Com in es merges two sides of t he border. Stra ightening t he natural course of the
river, which historica lly delineated the border, created a series of "in -between"
islands. Now, these pockets of unc laimed space can assume a new identity as
potentially inter-territorial zones. a supranational city. This border landscape
can reconnect internat ional territories. overlooked landscapes and human
inhabitation. It can link cultures on the grounds of a common urban landscape
- the city of wildern ess . Structures inserted into the river islands allow a city of
wilderness to grow. These interventions focus on bringing new urba n functions
to th e bord er territory by exploiting unutili zed land t hickets. The ir functions,
usually found In edge cities, are now transplanted to become t he core of a
city of wilderness.
IUU :t.U V t 'UU1' LUl&b'lt:UUllUIW

PU8LIEK
,......
----- - -- ~----- -- r - --- - ---- ,

I I I
I
I

JEUGOCEHTRUH

" Everyday" spa ce fi nds history - in Greek agorae and


itself under absolute control Roman fora. ch urch squares and
of the "free" market. The street co rner prophets, street
withdrawal of architecture demonstrations and love parades
from its environment has not - where power and freedom find
completely been recovered even a balance.
with the recent rapprochement
of landscape, urbanism and The 21st cen tu ry calls for
architecture. The tension architects to reclaim the power V~Al.IG
GEHEEHTEHUIS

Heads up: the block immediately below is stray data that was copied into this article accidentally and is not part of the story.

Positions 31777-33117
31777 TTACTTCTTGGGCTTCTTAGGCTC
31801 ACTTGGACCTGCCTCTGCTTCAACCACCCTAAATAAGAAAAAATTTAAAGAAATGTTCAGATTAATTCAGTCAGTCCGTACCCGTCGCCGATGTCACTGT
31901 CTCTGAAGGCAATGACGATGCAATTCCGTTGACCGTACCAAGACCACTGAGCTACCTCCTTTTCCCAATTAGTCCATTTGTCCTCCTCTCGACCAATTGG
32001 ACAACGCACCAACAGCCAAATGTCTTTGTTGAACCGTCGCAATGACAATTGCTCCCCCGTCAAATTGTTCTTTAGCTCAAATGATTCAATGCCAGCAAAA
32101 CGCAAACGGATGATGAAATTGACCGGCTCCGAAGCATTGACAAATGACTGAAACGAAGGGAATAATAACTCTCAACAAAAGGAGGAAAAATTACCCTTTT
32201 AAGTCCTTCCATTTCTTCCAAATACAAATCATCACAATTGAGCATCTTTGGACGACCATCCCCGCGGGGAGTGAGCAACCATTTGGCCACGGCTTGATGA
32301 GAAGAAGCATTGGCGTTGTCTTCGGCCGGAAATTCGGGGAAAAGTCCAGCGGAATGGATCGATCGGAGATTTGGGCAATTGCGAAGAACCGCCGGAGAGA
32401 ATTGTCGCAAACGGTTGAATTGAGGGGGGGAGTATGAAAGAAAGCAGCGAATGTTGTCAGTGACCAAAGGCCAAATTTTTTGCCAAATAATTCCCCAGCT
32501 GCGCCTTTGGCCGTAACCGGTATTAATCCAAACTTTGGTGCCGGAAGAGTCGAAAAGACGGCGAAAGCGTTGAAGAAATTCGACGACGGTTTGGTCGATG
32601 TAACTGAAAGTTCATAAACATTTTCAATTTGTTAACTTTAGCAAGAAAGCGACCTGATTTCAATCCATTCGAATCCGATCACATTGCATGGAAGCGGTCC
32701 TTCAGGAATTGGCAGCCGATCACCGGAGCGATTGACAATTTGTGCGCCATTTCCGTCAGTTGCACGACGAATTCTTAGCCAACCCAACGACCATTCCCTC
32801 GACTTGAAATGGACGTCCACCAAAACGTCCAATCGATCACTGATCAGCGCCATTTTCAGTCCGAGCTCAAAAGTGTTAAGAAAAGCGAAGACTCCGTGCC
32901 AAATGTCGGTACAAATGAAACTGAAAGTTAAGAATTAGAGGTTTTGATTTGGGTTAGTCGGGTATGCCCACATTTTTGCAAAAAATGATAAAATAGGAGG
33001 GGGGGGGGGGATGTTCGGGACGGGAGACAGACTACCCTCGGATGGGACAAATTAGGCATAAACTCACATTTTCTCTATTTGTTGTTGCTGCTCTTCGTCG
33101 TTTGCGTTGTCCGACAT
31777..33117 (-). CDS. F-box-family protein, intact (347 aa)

between shape and space of space or. more preci sely, the
inherent to architectu re and urbanism of arch itect ure. This
urba n design has been allowed requires neither a revo lution nor
to dissolve itself in a complete a comple te reversal of society.
separation due t o the removal of Renewal can take pl ace from
social power from architecture. within, by striving for a more I
With the triumph of a liberal1st sensitive understanding of the
- -- ----- L-------L --- - ---
capitalist society following contemporary characteristics
the American model. power of urban space. Architects
can now only be exercised and urban designers need to
by the marketplace. Society take up their responsibility t o
PERform. If we want to reinsert landscape qualities in the heart of the town
can no longer accept space in re· learn the agency of space
of Bonheiden, Belgium both design and policy must be flexible and creative. To
any other form . Even in the through shape and take on the achieve this, we developed a toolbox, a collection of urban interventions in which
social democracies of Europe, difficult and challengi ng role of the landscape serves as po int of departure . The structure of the toolbox is based
the monetary logic of the space- make r. One m ight argue on th ree spatia l registers. characteristic for t he urban configuration of Bonhelden:
organizat ion of spa ce has gained that architect s pre dominantly - Fields: spaces suc h as squares, parks and natural domains
new grounds. The archi tecture of co ncerned with shape-making, - Lines: t he continuous space along streets and paths
urban design does not argue for such as Frank Gehry and Greg - Points: architectural structures and art installations
totalitarianism or dictators hips Lynn, are ac tual ly concerned with
that employ space as a tool bringing architecture back to the
for manifesting and exercising public. However. these examples
INform. In t he tool-box, all project components are composed according to
absolute power. However. do not return power to space. v location (horlzontally) and to category (vertically). We submitted this tool-box
instances exist throughout to the town as an alternative for a masterplan. Instead of a fixed predefined
document, we suggested an open source matrix which can be "mastered" by the